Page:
Im trying to figure out, what the probability for choosing a malicious entry-guard, depended on the amount of Relays and the fraction of malicious Relays, is.
In the tor-faq it says for using NO Entry-Guards:
Suppose the attacker controls, or can observe, C relays. Suppose there are N relays total. If you select new entry and exit relays each time you use the network, the attacker will be able to correlate all traffic you send with probability (c/n)².
So w/o Entry-Guards its pretty easy: A OP has the probability for choosing a malicious Entry-Relay of (c/n).
And for using Entry-Guards it says:
(...) Thus, the user has some chance (on the order of (n-c)/n) of avoiding profiling, whereas she had none before.
Note that this probability for using Entry-Guards is for NOT choosing an malicious Entry-Relay as a Guard. But this cited probability is not making that much scenes to me. Can somebody explain to me?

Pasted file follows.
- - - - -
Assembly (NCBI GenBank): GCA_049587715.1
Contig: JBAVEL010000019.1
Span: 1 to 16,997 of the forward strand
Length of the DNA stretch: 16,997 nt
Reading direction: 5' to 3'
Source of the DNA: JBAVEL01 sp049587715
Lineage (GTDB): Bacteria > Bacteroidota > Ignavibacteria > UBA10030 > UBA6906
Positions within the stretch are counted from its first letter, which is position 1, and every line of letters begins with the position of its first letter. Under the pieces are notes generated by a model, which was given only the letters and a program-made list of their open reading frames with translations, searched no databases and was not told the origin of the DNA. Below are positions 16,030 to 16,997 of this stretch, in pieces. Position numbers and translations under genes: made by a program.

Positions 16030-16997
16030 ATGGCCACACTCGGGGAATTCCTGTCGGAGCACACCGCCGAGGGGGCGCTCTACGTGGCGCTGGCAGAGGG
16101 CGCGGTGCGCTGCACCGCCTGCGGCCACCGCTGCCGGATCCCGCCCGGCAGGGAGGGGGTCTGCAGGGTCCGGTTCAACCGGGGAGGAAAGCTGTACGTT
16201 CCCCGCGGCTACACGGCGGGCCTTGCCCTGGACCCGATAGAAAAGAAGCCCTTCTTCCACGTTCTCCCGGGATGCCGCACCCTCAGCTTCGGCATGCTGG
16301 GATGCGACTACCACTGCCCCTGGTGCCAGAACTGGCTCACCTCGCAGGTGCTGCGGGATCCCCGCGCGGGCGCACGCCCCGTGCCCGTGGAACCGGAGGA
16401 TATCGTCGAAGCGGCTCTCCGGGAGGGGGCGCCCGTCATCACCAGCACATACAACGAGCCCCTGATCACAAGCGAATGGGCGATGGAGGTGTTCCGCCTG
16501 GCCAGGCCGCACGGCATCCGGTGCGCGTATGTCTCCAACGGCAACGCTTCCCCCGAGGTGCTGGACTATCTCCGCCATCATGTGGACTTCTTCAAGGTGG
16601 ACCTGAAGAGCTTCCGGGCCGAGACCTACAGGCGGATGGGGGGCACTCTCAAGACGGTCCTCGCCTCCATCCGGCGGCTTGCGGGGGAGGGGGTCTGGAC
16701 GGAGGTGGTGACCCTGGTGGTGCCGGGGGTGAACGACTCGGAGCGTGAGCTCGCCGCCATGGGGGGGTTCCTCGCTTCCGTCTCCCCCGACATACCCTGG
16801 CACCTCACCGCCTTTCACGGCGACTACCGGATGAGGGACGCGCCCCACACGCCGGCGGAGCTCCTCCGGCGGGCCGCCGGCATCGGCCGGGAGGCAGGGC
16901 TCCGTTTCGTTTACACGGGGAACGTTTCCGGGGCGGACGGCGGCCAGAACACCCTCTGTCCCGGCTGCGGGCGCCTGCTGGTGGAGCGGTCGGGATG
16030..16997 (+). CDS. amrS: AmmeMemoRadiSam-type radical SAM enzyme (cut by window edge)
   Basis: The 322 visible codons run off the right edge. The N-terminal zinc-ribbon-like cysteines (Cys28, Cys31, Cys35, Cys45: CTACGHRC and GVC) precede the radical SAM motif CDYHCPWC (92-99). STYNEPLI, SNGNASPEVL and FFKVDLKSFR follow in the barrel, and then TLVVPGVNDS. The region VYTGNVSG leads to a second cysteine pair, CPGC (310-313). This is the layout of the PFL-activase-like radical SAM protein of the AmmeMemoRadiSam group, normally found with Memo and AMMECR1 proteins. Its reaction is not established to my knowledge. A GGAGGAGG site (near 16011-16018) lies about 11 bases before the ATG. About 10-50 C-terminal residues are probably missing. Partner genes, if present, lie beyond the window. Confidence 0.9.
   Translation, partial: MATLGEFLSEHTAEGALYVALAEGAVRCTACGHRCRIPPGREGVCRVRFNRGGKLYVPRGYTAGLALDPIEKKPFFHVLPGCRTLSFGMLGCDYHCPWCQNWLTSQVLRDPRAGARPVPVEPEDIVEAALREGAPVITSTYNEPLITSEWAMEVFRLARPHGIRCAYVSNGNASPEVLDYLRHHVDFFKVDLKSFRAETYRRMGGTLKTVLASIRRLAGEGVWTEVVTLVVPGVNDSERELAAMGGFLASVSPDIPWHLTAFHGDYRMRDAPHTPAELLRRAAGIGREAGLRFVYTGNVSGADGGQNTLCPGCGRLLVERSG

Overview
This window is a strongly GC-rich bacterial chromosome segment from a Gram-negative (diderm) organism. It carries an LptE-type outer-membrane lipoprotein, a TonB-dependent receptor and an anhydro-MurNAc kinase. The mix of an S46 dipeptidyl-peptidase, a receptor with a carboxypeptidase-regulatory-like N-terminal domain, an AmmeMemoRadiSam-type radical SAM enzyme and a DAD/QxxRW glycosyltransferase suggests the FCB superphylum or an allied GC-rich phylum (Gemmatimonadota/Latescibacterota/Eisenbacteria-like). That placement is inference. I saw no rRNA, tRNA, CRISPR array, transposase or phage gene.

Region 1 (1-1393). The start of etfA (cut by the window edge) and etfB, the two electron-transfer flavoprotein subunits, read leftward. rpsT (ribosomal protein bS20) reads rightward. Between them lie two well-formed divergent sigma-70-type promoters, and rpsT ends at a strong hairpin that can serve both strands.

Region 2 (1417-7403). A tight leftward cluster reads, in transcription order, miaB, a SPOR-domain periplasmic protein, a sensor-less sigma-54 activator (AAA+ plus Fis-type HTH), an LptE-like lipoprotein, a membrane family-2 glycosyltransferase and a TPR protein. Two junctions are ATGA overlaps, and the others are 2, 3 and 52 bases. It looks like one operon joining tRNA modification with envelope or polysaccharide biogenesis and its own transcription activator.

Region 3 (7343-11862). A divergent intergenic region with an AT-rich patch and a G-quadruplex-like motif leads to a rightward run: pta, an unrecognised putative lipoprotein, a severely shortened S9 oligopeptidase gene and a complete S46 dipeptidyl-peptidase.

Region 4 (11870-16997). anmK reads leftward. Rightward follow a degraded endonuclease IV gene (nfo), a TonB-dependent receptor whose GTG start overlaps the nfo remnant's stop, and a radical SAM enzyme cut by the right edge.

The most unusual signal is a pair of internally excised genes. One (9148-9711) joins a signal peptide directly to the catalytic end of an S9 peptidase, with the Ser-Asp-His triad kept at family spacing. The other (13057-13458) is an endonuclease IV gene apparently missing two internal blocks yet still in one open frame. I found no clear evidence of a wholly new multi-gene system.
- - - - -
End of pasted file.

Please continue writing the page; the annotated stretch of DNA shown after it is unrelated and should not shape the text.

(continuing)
Or, to give it a general touch again: Whats the probability for choosing a malicious Relay with the use of Entry-Guards depended on the amount of Relays (n) and the fraction of malicious Relays (c) ?
Disclaimer: I know there is a lot of literature about that topic. Especially the paper "Changing of the Guards: A Framework for Understanding and Improving Entry Guard Selection in Tor" is good for understanding up- and downsides of guard-nodes (This Tor-Blog article is a good place to start, too! And for the start of all this you need to review the paper 'Locating Hidden Servers'). But all the statistics in the literature I found about it, were differing between variable guard-parameters and what I am looking for is the difference between using and not using guards. I know that there won't be a easy answer, because this differs between just named guard-parameters. But I guess and hope that we can abstract from them.